The Senate committee hearings on Bill S-232 took an unexpected break this afternoon in order for the whole Senate to vote on Bill C-25. During that break, I took the opportunity to speak to Richard Elliott, the Executive Director of the Canadian HIV/AIDS Legal Network, who was testifying before the committee alongside Médecins Sans Frontiers and Universities Allied for Essential Medicines. During his testimony, Elliott laid out the legal reasons why the CAMR bill does not interfere with Canada's WTO obligations, as the government bureaucrats suggested during the previous hearing.
Q: Have you had much consultation with the Senators before today’s appearance?
A: We’ve had meetings with a couple of Senators – not all of them yet. So this is the first time to actually address all of them.
Q: How has that gone so far?
A: Some of them are certainly receptive, and some I think still have some questions about the details of this, so we’re hoping to address those questions and get them to realise that this is entirely legally compliant and makes sense just as a matter of efficiency.
Q: I was speaking to Marc Garneau, the Liberal industry critic, a couple of months ago, and he was giving some pushback on this, saying the problems are more on the receiving ends of the medications, and we should be perhaps be engaging CIDA to address those problems instead of revisiting CAMR. What would you say to that particular notion?
A: I would say that it’s wrong to think that it’s an either/or question. In many parts of the developing world, there is plenty of capacity to receive and procure and distribute medicines to people, and that capacity is growing over time, what with donor funding, the interventions of the global fund to fight AIDS, TB and malaria. Technical capacity building is being provided – more and more people are being put on AIDS treatment – that number is steadily increasing, though it’s far from where it needs to be. So in those circumstances, I think the point that he makes is actually not relevant because there is that capacity there. Where there is weak capacity, because that is certainly also the case in many parts of the developing world, we need to build up that capacity. That doesn’t preclude us from fixing the problems at the Canadian end about actually getting the lower-cost medicines to those countries in the first place. You can’t just deal with the issue in isolation – you have to deal with this on all fronts. It’s not really an excuse to say well, countries don’t have the capacity, therefore we don’t need to deal with problems on our end – you need to do both.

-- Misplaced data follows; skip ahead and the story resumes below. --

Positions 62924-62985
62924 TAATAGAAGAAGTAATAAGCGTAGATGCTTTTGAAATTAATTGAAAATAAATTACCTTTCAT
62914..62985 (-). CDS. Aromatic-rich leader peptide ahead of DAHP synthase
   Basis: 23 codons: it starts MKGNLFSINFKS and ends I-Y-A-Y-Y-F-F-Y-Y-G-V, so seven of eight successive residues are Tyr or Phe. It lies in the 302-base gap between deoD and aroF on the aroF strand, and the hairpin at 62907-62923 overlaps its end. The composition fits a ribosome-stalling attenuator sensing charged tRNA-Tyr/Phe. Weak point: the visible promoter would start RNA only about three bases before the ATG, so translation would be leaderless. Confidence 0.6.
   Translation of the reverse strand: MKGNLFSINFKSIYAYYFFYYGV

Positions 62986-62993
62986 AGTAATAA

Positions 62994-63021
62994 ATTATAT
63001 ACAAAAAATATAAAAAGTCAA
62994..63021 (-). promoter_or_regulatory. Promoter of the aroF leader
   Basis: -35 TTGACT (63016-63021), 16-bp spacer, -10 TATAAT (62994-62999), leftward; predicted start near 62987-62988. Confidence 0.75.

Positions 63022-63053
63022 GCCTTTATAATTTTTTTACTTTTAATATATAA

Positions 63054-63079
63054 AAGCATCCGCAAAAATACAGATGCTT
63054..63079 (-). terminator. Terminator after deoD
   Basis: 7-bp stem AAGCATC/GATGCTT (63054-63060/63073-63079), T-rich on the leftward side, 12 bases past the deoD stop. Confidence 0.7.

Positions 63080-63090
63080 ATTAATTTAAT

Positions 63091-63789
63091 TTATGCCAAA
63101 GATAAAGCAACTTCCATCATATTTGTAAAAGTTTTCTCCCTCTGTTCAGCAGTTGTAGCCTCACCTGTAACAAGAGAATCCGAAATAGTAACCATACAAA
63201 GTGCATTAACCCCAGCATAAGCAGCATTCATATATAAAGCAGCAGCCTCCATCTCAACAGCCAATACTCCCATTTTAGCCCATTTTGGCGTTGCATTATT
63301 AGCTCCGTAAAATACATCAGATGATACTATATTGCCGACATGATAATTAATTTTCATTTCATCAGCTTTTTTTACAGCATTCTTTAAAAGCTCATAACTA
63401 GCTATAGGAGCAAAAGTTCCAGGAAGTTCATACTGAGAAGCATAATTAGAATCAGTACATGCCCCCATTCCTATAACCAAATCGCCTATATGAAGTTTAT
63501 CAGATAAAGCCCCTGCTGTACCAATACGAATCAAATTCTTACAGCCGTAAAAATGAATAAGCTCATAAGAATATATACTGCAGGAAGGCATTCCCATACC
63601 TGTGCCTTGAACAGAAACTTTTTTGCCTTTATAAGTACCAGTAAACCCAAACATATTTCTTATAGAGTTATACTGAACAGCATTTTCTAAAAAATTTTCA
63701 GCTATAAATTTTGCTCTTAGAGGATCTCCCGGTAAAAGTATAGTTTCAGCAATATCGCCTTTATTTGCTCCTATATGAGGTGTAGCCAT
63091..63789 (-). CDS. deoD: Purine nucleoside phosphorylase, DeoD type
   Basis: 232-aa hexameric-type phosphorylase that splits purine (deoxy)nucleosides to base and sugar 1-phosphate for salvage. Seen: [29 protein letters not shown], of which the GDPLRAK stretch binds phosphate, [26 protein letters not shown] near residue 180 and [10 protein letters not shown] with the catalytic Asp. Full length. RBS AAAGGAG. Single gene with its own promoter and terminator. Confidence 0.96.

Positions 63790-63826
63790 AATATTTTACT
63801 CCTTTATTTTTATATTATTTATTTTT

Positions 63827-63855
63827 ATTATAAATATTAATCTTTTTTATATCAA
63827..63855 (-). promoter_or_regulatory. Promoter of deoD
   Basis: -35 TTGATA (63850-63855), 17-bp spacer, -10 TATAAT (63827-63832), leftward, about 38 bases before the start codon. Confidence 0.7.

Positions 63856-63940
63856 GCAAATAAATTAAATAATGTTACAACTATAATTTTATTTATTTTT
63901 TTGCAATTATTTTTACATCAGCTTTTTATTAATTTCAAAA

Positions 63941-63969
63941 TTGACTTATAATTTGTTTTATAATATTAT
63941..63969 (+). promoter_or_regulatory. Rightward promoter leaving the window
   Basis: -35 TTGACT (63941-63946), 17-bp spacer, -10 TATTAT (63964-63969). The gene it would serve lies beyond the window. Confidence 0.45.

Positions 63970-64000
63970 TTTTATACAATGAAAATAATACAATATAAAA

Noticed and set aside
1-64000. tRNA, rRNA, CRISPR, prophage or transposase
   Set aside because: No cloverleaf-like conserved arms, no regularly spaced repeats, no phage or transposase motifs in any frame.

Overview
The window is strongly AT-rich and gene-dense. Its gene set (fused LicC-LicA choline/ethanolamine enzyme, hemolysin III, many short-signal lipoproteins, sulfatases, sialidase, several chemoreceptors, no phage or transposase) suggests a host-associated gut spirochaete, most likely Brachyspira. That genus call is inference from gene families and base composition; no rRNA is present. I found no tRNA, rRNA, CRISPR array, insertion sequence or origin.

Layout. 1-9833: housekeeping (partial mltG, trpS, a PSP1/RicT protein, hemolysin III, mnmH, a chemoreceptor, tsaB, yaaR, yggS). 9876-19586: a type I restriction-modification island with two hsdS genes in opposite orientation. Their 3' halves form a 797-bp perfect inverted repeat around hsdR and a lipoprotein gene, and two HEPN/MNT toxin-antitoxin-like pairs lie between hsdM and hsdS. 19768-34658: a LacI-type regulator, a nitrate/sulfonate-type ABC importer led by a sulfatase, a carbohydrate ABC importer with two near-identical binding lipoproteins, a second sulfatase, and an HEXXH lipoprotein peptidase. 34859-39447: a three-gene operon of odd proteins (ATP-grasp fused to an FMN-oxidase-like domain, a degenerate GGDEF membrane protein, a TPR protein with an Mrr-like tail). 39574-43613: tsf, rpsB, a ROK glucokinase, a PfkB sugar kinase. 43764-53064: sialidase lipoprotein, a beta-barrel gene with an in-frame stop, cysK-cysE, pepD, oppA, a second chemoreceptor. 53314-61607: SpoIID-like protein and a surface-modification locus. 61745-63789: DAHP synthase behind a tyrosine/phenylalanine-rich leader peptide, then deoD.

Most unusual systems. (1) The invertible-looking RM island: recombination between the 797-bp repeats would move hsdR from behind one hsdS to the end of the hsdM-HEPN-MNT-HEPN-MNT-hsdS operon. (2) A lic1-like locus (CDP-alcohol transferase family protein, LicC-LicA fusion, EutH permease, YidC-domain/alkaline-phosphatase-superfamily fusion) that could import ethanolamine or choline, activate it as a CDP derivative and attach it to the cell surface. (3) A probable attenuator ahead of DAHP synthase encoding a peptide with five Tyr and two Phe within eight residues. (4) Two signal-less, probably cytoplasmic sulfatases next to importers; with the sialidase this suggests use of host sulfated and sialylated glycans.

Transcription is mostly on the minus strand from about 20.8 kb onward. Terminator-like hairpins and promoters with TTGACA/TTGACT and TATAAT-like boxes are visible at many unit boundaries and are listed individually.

Q: At the last hearing, there was some consideration that perhaps other countries’ generic manufacturing capabilities, like India, were able to make drugs for cheaper than they could in Canada using the CAMR provisions. Have you heard anything to that effect as to why they haven’t accessed the CAMPR provisions?
A: There’s two things to say about that. One is that the only time that CAMR been used, the Canadian generic company actually offered a competitive price to Rwanda – it offered the product that it was making at the same price was being offered by Indian generic manufacturers. So to the extent that we have any evidence on that point, it actually is to the contrary – that in fact Canadian generic manufacturers can compete. Obviously their ability to compete in an ongoing fashion is going to depend on just how costly and cumbersome the Canadian legislation is. The more it’s difficult to use, the more cost it adds, so we’re actually hindering the ability of companies to supply the product their countries need at a good price. It’s a red herring to suggest that they won’t be able to compete – they have, and I think they can and they will. As for the question of countries procuring generic medicines from Indian manufacturers, that has been historically a hugely important source of generic medicines, and it continues to be because India has a very strong generic drug industry. Until 2005, India did not grant patents on pharmaceutical products, so they were able to make generic versions to supply developing countries. That continues to be the case for the first generation of AIDS drugs. Post-2005, all new drugs are being patented in India, and as we need multiple options in the treatment toolbox for people with HIV, you need to be able to switch people eventually onto newer generation drugs because the virus starts to develop resistance to first generation drugs. Those are dramatically more expensive because precisely they’re under patent including in places like India now, so the real crunch of the patent system on access to drugs for developing countries at affordable prices is still to come. It’s already had a huge impact – it’s going to get worse, which is why we need to make sure that there are simple processes for overcoming those patent problems, including in a place like Canada where we have the capacity to make drugs and can sell them for cents per pill. We need to get that right in Canada because we can’t expect that India is going to be able to supply everything for the world – it doesn’t now, and it will become even more difficult and costly to get Indian generics in the years ahead. India certainly needs to fix its legislation as well – Canada should do the same.